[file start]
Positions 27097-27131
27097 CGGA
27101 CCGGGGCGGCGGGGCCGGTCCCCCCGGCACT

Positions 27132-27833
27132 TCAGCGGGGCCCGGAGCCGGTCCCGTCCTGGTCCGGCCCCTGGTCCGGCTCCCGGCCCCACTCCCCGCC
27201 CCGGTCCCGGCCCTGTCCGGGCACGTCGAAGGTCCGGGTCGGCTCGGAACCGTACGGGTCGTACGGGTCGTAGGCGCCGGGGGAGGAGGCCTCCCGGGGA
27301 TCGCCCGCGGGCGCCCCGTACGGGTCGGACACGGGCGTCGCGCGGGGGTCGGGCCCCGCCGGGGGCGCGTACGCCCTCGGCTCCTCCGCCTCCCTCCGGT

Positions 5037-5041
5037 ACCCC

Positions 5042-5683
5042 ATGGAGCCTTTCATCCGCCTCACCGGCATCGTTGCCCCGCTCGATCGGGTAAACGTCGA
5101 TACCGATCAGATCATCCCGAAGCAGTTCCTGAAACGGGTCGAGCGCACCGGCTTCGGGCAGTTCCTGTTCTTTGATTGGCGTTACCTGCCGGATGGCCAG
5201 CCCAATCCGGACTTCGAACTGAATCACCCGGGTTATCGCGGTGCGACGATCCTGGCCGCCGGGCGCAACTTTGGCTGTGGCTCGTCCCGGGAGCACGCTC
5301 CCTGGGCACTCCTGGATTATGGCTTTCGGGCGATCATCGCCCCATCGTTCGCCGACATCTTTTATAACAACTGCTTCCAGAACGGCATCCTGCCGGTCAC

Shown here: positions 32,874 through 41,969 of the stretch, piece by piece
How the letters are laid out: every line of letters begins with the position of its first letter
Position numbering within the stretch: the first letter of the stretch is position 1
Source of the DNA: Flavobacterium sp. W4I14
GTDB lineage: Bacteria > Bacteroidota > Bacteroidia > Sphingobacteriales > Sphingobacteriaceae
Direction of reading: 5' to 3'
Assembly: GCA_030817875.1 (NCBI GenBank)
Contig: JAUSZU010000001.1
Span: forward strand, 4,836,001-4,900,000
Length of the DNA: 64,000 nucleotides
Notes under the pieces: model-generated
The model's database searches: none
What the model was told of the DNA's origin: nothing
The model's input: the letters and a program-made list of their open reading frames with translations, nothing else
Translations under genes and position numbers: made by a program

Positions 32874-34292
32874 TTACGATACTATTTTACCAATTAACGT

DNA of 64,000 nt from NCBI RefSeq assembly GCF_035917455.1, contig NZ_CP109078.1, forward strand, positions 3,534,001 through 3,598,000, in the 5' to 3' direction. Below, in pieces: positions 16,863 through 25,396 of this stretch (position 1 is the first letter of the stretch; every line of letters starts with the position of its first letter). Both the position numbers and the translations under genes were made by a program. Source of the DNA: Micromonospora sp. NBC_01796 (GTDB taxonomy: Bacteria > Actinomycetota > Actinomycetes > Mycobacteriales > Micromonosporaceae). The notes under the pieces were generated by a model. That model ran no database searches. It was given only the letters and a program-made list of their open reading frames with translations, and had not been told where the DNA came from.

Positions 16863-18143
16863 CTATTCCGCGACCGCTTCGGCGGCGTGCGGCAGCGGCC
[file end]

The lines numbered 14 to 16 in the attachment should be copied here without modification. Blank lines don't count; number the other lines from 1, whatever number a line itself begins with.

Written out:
5301 CCTGGGCACTCCTGGATTATGGCTTTCGGGCGATCATCGCCCCATCGTTCGCCGACATCTTTTATAACAACTGCTTCCAGAACGGCATCCTGCCGGTCAC

Shown here: positions 32,874 through 41,969 of the stretch, piece by piece
How the letters are laid out: every line of letters begins with the position of its first letter